Researchers at Stanford University have recently created an open-source quadruped robot called Stanford Doggo. Their robot, presented in a paper pre-published on arXiv and set to be published by IEEE Explore, exceeds the performance of many state-of-the-art legged robots in vertical jumping agility.
"About a year and a half ago, I started the Extreme Mobility sub-team at Stanford Student Robotics," Nathan Kau, one of the researchers who carried out the study, told TechXplore. "We were interested in building agile robots that could explore environments where wheeled or flying vehicles wouldn't be effective. A few really amazing robots that can work in these types of environments already exist, but they were quite expensive, custom designs that we wouldn't be able to replicate. So last year, we set out to design and prototype an inexpensive four-legged robot inspired by these groups, and Stanford Doggo is the result of our efforts."
The robot developed by Kau and his colleagues has four legs, each of which is powered by two motors. Belt drives connect the motors to the axles of the leg linkages, which makes the links rotate at one-third of the motors' speed. This speed reduction nearly triples the torque, and the ratio is low enough to ensure that forces from the environment are sensed by the motor.
"This effect is similar to riding a bike at a low gear, and it's easier to feel bumps in the road in your feet than it is at a high gear," Kau explained. "These kinds of mechanisms, called quasi-direct drive actuators, are somewhat common now in legged robots. However, we found that few if any groups were using this type of actuator on smaller, low-cost walking robots."
Stanford Doggo is a highly agile and inexpensive robot that can be easily replicated. Remarkably, the robot has set a new record for vertical jumping agility among any robot or animal, doubling the jump height of previous quadruped robots. Stanford Doggo is also far cheaper than other legged robots, which typically cost tens or hundreds of thousands of dollars.
"In total, Stanford Doggo costs about $3000 USD to build, including all the manufacturing costs you'd incur if you don't have expensive machine tools such as mills or lathes," Kau said. "The low cost means that the robot is more accessible to others, especially if they are not in a university lab. Its most important feature, however, is that it runs on open-source hardware and software and that we've released detailed plans, part lists and instructions."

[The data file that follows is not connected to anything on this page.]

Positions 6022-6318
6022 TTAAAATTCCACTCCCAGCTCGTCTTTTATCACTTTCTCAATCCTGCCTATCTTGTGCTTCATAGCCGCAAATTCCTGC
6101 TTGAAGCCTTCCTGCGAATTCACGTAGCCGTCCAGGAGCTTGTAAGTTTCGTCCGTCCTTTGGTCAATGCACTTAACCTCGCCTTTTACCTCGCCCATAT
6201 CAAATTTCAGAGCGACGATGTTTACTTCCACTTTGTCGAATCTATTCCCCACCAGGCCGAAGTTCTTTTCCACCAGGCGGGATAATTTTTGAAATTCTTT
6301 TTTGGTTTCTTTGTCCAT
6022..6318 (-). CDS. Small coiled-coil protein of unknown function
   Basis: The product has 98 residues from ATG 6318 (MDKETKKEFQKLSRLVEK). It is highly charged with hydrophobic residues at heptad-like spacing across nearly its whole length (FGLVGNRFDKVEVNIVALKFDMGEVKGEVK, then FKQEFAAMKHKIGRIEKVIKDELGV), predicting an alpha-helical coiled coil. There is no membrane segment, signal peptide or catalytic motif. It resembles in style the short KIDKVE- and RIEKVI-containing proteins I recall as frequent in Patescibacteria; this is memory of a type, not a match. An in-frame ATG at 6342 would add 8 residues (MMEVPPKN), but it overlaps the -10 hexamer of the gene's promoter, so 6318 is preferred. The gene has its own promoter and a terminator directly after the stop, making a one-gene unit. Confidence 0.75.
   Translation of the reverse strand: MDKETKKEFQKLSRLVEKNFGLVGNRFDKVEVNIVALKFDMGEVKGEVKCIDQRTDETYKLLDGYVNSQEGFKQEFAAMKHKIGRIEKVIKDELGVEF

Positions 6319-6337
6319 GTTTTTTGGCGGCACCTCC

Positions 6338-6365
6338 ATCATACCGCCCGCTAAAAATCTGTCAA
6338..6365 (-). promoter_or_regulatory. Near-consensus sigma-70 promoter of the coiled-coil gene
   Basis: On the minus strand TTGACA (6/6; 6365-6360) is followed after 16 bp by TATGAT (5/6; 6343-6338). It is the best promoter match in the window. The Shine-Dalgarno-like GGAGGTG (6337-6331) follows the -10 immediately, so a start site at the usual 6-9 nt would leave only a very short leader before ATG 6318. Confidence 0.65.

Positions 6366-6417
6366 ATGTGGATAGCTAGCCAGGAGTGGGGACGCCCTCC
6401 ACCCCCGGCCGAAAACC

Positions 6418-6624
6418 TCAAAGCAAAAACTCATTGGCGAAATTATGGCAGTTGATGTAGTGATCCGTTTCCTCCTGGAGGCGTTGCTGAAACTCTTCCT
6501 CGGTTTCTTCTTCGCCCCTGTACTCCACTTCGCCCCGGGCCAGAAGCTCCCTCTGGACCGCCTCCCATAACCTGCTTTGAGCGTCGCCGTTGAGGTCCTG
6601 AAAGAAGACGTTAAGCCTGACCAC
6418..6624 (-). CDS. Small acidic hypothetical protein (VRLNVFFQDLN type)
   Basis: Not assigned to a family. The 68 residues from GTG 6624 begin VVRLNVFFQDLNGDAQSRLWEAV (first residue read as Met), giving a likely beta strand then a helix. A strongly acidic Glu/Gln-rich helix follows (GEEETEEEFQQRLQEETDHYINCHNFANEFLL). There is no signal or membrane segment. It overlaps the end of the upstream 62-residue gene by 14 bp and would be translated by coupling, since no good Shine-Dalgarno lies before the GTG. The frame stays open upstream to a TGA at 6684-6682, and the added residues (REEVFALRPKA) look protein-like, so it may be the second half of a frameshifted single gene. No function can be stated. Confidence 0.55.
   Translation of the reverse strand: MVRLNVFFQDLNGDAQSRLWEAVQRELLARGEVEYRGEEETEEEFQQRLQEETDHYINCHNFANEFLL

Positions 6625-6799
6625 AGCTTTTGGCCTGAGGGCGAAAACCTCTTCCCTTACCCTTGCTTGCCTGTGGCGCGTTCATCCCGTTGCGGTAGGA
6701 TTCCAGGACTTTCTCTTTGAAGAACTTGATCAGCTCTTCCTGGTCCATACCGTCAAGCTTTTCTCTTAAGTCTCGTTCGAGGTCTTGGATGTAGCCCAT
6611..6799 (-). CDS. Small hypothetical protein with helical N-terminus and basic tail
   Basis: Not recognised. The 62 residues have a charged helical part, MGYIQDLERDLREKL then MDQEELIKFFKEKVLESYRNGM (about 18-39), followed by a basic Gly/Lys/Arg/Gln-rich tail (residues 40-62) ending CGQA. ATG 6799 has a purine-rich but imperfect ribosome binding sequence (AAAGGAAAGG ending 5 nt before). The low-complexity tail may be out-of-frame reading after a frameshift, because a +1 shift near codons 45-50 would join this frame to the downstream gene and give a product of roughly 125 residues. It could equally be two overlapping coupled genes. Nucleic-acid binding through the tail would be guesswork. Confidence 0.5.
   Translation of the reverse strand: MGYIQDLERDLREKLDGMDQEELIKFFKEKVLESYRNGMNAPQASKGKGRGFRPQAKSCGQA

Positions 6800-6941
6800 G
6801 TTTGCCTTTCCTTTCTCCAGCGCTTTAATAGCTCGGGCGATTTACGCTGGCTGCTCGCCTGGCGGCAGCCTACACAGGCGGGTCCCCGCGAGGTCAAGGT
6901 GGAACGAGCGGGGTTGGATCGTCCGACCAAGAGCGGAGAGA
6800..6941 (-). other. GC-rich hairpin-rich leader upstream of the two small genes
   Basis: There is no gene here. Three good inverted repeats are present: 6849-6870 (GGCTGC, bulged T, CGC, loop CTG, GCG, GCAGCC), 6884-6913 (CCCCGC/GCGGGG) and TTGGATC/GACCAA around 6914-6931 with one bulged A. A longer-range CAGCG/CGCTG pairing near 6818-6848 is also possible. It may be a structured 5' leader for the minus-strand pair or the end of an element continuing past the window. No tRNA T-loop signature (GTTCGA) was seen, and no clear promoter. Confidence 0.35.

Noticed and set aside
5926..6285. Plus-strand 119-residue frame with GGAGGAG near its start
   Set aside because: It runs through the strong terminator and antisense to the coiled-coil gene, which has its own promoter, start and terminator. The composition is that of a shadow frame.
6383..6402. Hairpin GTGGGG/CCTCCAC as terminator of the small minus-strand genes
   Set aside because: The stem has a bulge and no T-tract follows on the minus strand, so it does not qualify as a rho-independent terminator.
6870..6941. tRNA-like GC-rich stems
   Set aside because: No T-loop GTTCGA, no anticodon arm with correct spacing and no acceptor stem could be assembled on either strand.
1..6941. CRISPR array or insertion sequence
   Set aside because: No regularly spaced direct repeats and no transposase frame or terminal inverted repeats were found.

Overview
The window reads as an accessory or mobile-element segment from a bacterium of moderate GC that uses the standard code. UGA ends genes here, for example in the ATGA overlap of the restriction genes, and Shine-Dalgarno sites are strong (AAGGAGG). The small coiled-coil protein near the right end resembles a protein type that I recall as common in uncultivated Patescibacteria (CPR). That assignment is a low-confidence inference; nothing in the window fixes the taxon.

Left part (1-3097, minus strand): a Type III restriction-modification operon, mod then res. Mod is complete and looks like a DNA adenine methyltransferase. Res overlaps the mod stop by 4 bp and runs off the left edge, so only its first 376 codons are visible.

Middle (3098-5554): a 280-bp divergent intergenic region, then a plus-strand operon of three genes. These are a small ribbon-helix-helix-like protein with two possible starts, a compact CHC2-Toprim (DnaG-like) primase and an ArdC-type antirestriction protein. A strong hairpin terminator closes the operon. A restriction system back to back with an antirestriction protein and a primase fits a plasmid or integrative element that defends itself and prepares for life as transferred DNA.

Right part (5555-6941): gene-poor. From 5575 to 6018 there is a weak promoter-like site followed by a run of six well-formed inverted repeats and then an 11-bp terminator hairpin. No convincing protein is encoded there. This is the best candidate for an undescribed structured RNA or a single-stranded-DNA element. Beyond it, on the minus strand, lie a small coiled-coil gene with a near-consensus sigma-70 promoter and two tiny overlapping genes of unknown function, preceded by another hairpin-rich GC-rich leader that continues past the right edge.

In a series of evaluations carried out by Kau and his colleagues, Stanford outperformed other quadruped robots by a significant margin. Its vertical jumping agility, a measure of average vertical speed, matched that of the most agile animal and surpassed that of the best performing legged robot by 22 percent. Several other interesting robots are currently being developed, so soon Stanford Doggo's titles might change. Nonetheless, its vertical jumping agility remains highly remarkable.
"We hope that more and more labs will be able to test new control techniques using our robot as a platform," Kau said. "We think that if more people are working on these types of robots, they will become ready more quickly for real world applications such as delivery of critical supplies or search and rescue. We also hope that our robot will inspire students to start exploring the field of legged robotics. It's generally an expensive area of robotics to work in, so we hope Stanford Doggo will lower the barrier to entry."
Kau and his colleagues have succeeded in developing the very first inexpensive and highly agile quadruped robot designed for research applications. Stanford Doggo is entirely open-source and is built using very few custom parts, thus it can be easily recreated. The researchers hope that other robotics teams will build on and improve their robot, progressing their research further.
Kau and his colleagues are also working on a bigger version of Stanford Doggo, called Stanford Woofer. Stanford Woofer is about twice the size of Doggo and can carry about 6kg of additional equipment, such as sensors and a robotic arm.
"Stanford Doggo is still very much an on-going project," Kau added. "For example, we are working on incorporating a full suite of sensors onto the robot including LIDAR. Another sub-project is making the robot look a little less bare and more approachable, especially since we think this could be an effective platform for education and outreach. We are also writing a comprehensive Instructable to supplement our existing open source materials, which gives step-by-step instructions on how to build your own Stanford Doggo."
More information: Stanford Doggo: an open-source, quasi-direct-drive quadruped. arXiv:1905.04254 [cs.RO]. arxiv.org/abs/1905.04254
© 2019 Science X Network